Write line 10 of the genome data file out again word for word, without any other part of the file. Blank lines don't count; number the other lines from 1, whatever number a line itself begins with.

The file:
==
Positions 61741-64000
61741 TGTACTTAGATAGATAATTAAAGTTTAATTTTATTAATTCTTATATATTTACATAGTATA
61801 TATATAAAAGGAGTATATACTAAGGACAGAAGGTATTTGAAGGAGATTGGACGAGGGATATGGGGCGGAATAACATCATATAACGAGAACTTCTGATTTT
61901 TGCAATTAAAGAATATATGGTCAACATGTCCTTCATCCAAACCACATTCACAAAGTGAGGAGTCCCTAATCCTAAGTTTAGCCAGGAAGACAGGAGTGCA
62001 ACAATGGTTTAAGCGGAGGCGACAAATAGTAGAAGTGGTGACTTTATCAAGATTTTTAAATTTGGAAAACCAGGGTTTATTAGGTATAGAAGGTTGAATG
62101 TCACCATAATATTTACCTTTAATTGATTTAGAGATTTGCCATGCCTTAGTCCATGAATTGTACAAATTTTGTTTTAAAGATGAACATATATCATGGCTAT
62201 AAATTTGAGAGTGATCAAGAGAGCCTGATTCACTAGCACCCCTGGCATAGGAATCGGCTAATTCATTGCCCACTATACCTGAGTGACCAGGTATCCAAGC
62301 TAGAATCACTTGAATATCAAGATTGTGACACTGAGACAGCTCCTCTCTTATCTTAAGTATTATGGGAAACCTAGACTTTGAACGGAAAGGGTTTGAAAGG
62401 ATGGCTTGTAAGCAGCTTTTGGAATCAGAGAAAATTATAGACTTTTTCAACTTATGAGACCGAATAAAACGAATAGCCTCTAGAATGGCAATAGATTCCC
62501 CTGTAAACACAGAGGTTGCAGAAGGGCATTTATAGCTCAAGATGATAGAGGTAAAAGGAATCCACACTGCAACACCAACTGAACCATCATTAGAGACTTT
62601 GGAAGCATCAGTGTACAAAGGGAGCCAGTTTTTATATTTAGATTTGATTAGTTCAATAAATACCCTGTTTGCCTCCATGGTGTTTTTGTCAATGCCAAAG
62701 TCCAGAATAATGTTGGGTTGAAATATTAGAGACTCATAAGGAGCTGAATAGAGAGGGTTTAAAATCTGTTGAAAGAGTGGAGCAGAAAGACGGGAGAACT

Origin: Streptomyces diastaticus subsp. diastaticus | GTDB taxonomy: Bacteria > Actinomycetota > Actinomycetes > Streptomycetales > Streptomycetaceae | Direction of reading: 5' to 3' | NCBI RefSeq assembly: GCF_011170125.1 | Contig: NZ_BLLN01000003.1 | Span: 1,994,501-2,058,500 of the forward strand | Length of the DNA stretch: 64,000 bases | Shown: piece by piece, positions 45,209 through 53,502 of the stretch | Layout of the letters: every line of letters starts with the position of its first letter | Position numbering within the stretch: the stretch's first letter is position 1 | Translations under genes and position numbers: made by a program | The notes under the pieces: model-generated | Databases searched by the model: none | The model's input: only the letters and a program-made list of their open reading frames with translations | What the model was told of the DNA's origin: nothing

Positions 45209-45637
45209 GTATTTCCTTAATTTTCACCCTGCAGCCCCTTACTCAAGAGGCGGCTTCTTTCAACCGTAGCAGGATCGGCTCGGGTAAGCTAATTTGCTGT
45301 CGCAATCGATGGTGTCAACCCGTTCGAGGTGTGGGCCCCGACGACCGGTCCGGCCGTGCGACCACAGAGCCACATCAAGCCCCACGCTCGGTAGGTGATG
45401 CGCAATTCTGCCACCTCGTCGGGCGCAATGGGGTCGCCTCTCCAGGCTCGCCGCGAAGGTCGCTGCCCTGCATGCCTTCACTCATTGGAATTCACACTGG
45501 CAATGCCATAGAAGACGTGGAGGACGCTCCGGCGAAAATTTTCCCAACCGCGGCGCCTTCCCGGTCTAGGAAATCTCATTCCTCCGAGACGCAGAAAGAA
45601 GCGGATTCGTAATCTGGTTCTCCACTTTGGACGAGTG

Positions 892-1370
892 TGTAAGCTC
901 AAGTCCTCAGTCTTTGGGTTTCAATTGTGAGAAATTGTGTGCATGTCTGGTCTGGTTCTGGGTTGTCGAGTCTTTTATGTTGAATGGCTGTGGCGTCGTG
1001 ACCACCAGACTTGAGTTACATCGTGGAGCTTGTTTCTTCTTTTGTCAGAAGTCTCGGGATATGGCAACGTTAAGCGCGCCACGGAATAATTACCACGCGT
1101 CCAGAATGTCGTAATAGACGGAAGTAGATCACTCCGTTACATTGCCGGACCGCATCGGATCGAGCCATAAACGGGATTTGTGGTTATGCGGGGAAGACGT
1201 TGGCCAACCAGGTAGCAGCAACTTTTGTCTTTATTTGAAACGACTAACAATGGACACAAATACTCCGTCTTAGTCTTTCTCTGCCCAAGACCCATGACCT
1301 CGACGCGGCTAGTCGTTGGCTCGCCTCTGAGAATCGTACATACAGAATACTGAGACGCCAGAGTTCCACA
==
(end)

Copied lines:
62501 CTGTAAACACAGAGGTTGCAGAAGGGCATTTATAGCTCAAGATGATAGAGGTAAAAGGAATCCACACTGCAACACCAACTGAACCATCATTAGAGACTTT